The Philippines Prepares New Stimulus Program: CREATE Act
- The Philippines is preparing to issue the CREATE Act to accelerate reforms of the country’s corporate tax system.
- Under the Act, the corporate income tax rate will be reduced from 30 to 25 percent, and then by one percent increments until 2027.
- The government hopes this will benefit more than 90,000 small businesses in the country as well as attract high-value foreign investments.
The Philippines government is preparing to launch the largest stimulus program in the country’s history – the Corporate Recovery and Tax Incentives for Enterprises Act (CREATE).
CREATE is a recalibration of the Corporate Income Tax and Incentives Rationalization Act (CITIRA), which was issued in September 2019, aimed at reducing the corporate income tax (CIT) rate and rationalizing specific tax incentives.
Investors should monitor announcements from the Department of Finance before the Act officially becomes law. The government is aiming for the Act to be implemented in July 2020.
Accelerated CIT reduction
The government is proposing to immediately cut the CIT rate from 30 percent to 25 percent from July 2020 until 2022. This will be followed by a one percent yearly reduction until 2027 to bring the rate to 20 percent.
In reducing the CIT rate, the government hopes this will benefit more than 90,000 micro, small, and medium-sized (MSMEs) who make up the backbone of the Philippines’ economy. Its current CIT rate is the highest in ASEAN, a factor that has hindered local businesses from expanding and hampers the country’s ability to compete with its regional neighbors.
The government says businesses in the country can save an estimated P42 billion (US$842 million) in tax savings and over P625 billion (US$12.5 billion) over the next five years. These savings can be reinvested by firms to revitalize their business and boost cost competitiveness.
Carryover of net operating loss
The Act recognizes the unique circumstances businesses are going through in 2020 and has proposed an enhanced net operating loss carryover (NOLCO), by extending the current three-year carryover period by a further two years, making it a total of five years.
This enhanced NOLCO amendment will allow companies to deduct incurred losses from tax payments for a much longer period and provide them time to re-organize their financial standings.
Greater flexibility in granting incentives
Under CREATE, the Fiscal Incentives Review Board (FIRB), the agency responsible for overseeing the country’s investment promotion agencies (IGAs), will be given the authority to recommend to the President the appropriate fiscal and non-fiscal support initiatives. This includes tax incentives, logistics support, training, the facilitation of obtaining certification from government agencies, and customs facilitation for investors, among others. Under CITRA, the FIRB had no such power.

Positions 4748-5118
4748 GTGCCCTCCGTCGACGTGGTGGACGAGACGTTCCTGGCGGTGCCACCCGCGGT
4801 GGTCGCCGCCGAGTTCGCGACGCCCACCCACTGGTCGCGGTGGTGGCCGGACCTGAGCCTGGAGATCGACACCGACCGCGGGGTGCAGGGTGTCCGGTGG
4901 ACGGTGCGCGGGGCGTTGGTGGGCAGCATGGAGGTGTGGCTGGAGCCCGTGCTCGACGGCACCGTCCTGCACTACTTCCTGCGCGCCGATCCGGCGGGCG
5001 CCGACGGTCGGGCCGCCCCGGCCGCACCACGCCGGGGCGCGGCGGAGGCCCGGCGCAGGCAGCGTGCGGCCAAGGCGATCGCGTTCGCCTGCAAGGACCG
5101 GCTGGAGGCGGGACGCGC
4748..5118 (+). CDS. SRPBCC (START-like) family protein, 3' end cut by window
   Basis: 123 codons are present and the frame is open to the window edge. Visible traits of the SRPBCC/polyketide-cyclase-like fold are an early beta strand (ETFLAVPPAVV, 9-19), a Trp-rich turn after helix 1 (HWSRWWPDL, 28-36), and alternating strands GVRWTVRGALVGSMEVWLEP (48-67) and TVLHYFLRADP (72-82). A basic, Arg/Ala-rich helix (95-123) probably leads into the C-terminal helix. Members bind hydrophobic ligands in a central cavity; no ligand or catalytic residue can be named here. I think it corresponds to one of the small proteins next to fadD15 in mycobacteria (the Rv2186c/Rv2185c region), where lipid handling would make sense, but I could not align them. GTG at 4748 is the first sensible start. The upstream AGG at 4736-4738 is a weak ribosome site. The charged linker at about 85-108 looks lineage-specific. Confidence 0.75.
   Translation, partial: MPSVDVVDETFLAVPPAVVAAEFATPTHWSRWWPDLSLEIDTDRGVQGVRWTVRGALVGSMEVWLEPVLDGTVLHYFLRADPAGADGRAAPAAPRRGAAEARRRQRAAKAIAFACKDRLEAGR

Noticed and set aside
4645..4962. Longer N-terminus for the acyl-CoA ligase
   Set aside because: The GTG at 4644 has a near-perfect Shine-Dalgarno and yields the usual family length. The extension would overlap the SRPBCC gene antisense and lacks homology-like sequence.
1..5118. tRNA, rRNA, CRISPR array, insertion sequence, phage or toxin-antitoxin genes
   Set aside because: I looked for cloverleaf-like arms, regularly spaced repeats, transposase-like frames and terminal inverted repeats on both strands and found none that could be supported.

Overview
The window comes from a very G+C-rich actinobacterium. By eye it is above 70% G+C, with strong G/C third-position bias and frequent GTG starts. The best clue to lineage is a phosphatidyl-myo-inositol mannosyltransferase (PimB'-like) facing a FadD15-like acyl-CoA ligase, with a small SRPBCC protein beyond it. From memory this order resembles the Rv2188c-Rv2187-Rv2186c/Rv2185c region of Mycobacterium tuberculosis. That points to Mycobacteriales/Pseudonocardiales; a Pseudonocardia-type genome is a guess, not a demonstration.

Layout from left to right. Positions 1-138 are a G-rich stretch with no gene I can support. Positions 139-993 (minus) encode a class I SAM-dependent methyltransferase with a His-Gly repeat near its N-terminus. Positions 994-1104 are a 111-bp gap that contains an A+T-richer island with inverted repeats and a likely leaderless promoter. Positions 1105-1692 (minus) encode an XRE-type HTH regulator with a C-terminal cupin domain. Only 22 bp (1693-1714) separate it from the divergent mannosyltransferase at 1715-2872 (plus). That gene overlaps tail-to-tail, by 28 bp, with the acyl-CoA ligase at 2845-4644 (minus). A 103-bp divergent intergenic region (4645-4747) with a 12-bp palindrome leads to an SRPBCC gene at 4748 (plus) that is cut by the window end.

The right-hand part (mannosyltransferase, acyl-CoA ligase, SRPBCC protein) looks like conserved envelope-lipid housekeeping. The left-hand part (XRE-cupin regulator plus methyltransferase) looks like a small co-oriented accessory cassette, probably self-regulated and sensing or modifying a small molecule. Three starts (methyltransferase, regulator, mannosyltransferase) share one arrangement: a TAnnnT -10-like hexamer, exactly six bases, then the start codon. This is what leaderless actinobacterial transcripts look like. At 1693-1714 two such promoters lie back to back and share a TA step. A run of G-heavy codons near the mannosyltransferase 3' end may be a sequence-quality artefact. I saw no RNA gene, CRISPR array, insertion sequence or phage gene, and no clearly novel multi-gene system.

Extension of the sunset period
IPA-registered companies that are paying the existing five percent gross income earned (GIE) tax incentive will have their sunset period extended by two years to adjust to the new incentive scheme.
IPA-registered firms can avail the preferential final tax of five percent of gross income in lieu of all national and local taxes. This is only available after the income tax holiday (ITH) of six years initially provided by the IPA comes to an end.
The new sunset periods are:
- Four years for businesses that have spent more than 10 years under the GIE program;
- Five years for businesses that have spent 5-10 years under the GIE program;
- Seven years for businesses that have spent 7 years under the GIE program; and
- Nine years for businesses that export 100 percent of their products/business and employ at least 10,000 people.
CREATE aims to be more targeted
The government has promised the CREATE Act will promote a fair and accountable tax incentive system.
Companies applying for CREATE will need to showcase to the government that they can make measurable economic contributions, such as through the creation of high-quality jobs, promoting quality exports, development of pioneer industries, and use of modern technology.
Companies will also be reviewed every two years and approved activities will be given incentives in set periods of five, seven, and 10 years. Furthermore, the names of the businesses receiving the incentives shall be made open to the public for transparency.
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